I’m not ready to give up on summer tomatoes and corn. Yet the acorn and spaghetti squashes, sweet potatoes and broccoli I’m seeing at the farmers’ market look so appealing. So I’m finding dishes like this recipe for spaghetti squash with fresh tomato sauce and meatballs that sort of straddle the seasons. We get the best of both worlds, no?
So, let’s start with the meatballs. Over the weekend, I made a batch of Giada de Laurentiis’s orzo-and-ricotta meatballs from a recent issue of Food & Wine. You could use your own favorite meatball recipe, or pick up some prepared meatballs from the butcher shop. I refrigerated a half-dozen meatballs for this dish, and tucked the rest into a zip-top bag in the freezer.
I couldn’t resist the gorgeous spaghetti squash I spotted at Findlay Market last weekend, so that became the foundation of this recipe in lieu of traditional pasta. I’ve found that the easiest way to cook spaghetti squash is to boil it in a big pot — it’s quick and foolproof, resulting in perfectly al dente strands of sunny squashy goodness.
Finally, I made up a quick fresh tomato sauce using grated tomatoes. I spotted the grating technique for tomatoes in a magazine recently, and decided to give it a try. Grating the tomatoes on the large holes of a box grater results in a fresh tomato pulp that cooks into sauce quite quickly. The prep and cooking time for the sauce total about 25 minutes, so this recipe makes an easy weeknight dinner (especially if you prep the meatballs ahead). Flavor the sauce with sprigs of whatever fresh herb you happen to have on hand.
Quick fresh tomato sauce recipe
(makes about 4 cups)
Cut 4 large tomatoes in half and remove the seeds. Grate the tomatoes on a box or Microplane grater with large holes into a large bowl — watch those knuckles! (You'll have about 4 cups of pulp.) Grate 1/2 a medium red onion (about 1/3 cup); press 2 large garlic cloves through a garlic press. In a large saucepan, warm a glug of olive oil over medium heat. Reduce heat and add the onion; cook, stirring frequently, until it softens, about 3 minutes. Add the garlic and cook 1 minute more. Add a pinch of salt. Add the tomato pulp and 2 or 3 sprigs of fresh herb (I used basil, thyme and tarragon). Bring to a boil; reduce heat and cook until the sauce thickens slightly and the flavors blend, about 20 minutes. Remove the herb sprigs, season well with salt and pepper (for a kick of smoky heat, add a generous pinch of Aleppo pepper or pimenton).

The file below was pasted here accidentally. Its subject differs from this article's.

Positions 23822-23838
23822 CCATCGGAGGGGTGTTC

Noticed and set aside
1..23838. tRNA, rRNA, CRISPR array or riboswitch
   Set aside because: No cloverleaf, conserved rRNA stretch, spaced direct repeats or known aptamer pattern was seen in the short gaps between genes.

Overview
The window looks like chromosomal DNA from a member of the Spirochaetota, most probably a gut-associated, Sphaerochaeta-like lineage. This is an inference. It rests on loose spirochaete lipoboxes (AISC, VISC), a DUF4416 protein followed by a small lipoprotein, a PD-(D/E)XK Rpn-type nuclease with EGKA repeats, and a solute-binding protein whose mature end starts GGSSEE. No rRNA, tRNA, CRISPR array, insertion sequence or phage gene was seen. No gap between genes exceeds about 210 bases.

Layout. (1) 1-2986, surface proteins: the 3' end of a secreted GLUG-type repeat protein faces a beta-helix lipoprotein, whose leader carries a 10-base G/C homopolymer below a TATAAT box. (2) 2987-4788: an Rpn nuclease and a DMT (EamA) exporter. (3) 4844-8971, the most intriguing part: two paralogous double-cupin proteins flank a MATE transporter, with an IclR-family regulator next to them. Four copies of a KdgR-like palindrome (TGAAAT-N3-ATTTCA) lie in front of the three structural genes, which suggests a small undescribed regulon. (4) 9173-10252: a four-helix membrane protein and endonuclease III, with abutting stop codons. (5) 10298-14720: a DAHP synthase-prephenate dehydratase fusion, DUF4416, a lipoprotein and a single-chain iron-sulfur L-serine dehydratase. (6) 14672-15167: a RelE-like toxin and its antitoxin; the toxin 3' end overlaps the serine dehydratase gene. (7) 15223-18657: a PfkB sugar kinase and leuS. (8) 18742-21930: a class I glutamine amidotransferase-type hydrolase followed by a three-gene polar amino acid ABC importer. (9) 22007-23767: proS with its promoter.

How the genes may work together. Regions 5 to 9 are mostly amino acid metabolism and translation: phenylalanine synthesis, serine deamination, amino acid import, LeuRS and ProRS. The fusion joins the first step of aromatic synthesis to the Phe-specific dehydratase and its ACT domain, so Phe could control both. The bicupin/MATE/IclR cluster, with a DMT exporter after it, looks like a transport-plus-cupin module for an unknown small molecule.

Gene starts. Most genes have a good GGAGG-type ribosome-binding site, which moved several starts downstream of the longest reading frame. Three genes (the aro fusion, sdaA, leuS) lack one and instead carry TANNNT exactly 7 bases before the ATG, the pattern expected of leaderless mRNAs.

To serve the spaghetti squash with meatballs and fresh tomato sauce
Prepare the tomato sauce; while it's cooking, put a big pot of water on to boil for the squash. Boil the squash, covered, for 20–30 minutes, or until the tip of a small paring knife easily pierces the flesh. See this post for more details on the best way to cook spaghetti squash. When you remove the squash to cool before cutting it open and removing the delicious, spaghetti-like strands, add the meatballs to the sauce to warm them through. Toss the squash with a bit of olive oil, salt and pepper. Place a pile of spaghetti squash on each plate, then top with the meatballs and sauce; finish with a big sprinkle of freshly grated Parmesan cheese.